Nalzaro: Privatization of MCWD

Bobby Nalzaro

THE water crisis we experience nowadays because of the inefficiency of the service of the Metropolitan Cebu Water District (MCWD) has triggered a “revolt” by various local government units (LGUs) under the service areas against the water firm. Their respective legislative bodies, including the Cebu Provincial Board, passed resolutions castigating and lambasting the water utility as it failed miserably to provide water to its consumers causing dissatisfaction and discontentment.

MCWD’s inefficiency resulted to the termination of members of its Board of Directors, the policy-making body, by Mayor Edgardo Labella, who is the appointing authority, including the resignation of chairman Joel Marie Yu. They were replaced by an interim board from the Local Water Utilities Administration (LWUA). But the problem does not end there. Consumers are still experiencing a water shortage even until now.

Over the weekend and over cups of coffee, a group of local columnists, editors and broadcasters discussed the water crisis. A fellow radio commentator who seems to be knowledgeable in dealings with the water issue provided the group with “inside information” on how some local politicians and big-time businessmen tried to maneuver and control the water supply in the Metro Cebu area. This was a long time ago before the Province of Cebu and the Manila Water Enterprise Inc., a Manila-based company, signed an agreement to supply bulk water to MCWD from Luyang River in Carmen town. Gov. Gwen Garcia is contemplating of terminating the deal because of breach of contract by the other party.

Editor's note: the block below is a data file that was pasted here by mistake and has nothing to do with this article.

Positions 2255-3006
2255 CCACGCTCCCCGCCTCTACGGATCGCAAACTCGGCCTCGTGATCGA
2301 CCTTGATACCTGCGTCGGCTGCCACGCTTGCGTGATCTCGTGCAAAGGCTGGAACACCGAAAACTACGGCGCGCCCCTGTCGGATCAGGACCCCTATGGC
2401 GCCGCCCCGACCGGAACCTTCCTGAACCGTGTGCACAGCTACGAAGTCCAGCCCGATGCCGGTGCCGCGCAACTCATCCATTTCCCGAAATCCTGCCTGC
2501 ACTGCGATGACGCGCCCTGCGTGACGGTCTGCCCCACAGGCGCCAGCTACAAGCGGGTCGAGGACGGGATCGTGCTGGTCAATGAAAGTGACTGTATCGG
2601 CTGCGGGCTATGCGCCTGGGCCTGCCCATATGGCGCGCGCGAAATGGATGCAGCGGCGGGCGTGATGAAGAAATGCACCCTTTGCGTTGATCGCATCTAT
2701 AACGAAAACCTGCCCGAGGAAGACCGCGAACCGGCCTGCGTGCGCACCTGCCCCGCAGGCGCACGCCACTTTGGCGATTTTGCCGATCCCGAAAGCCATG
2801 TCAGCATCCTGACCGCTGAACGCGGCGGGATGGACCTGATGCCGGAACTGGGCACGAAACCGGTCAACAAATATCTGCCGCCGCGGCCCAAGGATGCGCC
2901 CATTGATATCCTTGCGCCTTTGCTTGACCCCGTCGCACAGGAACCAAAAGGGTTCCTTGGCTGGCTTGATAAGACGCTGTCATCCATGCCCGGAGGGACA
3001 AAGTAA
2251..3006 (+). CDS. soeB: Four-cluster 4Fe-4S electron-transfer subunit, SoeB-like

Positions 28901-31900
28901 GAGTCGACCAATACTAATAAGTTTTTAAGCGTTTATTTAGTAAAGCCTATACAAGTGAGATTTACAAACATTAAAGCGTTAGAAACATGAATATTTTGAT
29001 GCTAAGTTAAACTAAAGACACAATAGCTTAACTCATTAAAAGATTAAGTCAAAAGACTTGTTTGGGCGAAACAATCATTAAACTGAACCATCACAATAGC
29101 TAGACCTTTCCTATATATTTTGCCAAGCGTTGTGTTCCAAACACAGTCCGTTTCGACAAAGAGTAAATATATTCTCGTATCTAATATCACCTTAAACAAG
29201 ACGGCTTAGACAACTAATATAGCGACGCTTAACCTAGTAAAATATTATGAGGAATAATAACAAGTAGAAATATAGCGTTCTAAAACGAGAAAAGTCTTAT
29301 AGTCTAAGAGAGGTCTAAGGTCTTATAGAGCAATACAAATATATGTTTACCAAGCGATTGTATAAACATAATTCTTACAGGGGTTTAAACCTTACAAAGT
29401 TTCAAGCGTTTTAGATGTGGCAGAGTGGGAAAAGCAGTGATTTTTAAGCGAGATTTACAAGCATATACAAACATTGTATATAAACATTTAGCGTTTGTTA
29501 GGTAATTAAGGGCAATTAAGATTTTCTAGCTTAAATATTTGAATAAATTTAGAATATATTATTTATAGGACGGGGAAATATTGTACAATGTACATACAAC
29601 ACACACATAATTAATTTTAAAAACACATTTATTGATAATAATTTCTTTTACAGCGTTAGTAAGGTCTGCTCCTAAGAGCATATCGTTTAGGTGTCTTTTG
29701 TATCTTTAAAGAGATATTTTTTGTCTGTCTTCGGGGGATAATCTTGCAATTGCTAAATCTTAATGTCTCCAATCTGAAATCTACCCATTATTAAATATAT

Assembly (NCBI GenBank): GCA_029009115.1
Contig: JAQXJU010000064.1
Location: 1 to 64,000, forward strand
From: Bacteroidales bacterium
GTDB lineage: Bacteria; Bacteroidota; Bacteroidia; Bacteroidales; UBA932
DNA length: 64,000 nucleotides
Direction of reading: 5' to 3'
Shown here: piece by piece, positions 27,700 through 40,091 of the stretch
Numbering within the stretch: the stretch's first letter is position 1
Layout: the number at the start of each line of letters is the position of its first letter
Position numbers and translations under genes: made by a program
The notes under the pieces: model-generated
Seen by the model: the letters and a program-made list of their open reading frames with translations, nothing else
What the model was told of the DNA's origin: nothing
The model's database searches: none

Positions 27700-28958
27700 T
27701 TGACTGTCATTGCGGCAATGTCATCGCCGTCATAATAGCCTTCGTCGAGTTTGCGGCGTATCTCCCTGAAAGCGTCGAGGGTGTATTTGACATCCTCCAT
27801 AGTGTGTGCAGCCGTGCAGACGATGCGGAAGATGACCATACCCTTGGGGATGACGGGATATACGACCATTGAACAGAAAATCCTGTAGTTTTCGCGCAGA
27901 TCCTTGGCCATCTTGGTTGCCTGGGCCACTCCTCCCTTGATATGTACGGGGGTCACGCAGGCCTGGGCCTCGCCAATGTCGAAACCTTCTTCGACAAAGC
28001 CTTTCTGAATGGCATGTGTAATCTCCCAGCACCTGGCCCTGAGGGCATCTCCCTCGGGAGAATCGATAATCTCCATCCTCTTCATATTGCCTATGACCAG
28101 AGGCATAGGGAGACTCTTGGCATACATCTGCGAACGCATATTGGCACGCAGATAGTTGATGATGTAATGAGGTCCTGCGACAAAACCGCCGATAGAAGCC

An editor floated the idea of privatizing the MCWD, a government-owned and -controlled corporation, to make its service more efficient like the one in Metro Manila where water supply has been taken over by two companies: the Manila Water Co. and Maynilad Water Services from the Metropolitan Waterworks and Sewerage System (MWSS). I am amendable to the idea.

The advantages of transferring government-owned assets to the private sector are increased efficiency and profits, largely because competition incentivizes innovation and improvement. Water privatization can improve infrastructure, lower costs and provide residents with clean and safe water they expect. Although, it has also its disadvantages, like decreased regulation and government revenue and possibly increase in rates. But if the rate is manageable, why not? We cannot buy convenience where water service is direct to your faucets and 24 hours service.

Take for example the Manila situation. Before the MWSS was taken over by Manila and Maynila Water, consumers also experienced a water crisis like Metro Cebu because of the poor service of MWSS. The water system’s infrastructures like pipes were dilapidated and they hardly improved their services. Like other government agencies, massive corruption also hounded the water firm. Their officials and board members were receiving fat allowances and benefits.

But when Manila and Maynilad Water took over, the water service improved because the two companies invested billions of pesos to improve infrastructure and its distribution system. Although, sometimes consumers experienced water rationing in some areas, especially during the dry season, when the water sources dried up.

Although, the deal between MWSS, Manila Water Company and Maynila Water Services became controversial these last few days after President Rodrigo Duterte found something “onerous” in the 1997 water concession agreement. He was not keen on cutting of the deal. He just wants to review the agreement and correct any defects. The President is expected to announce his decision on Jan. 6.

I think consumers may not worry about possible increase in rates because private companies are still under government regulations like the energy sector and toll regulation. In fact, Manila Water offers one of the lowest water rates among the country’s water distributors. It offers P504 per 30 cubic meters, while Maynilad offers P745 per cubic meter, ranking third from Baguio City (P1,237), San Jose Del Monte (P930) and Cagayan de Oro (P842). The current rate in Metro Cebu is P518 per 30 cubic meter.

Mag-unsa man nang barato pero way agas? Kay sa taas-taas gamay pero abunda og tubig.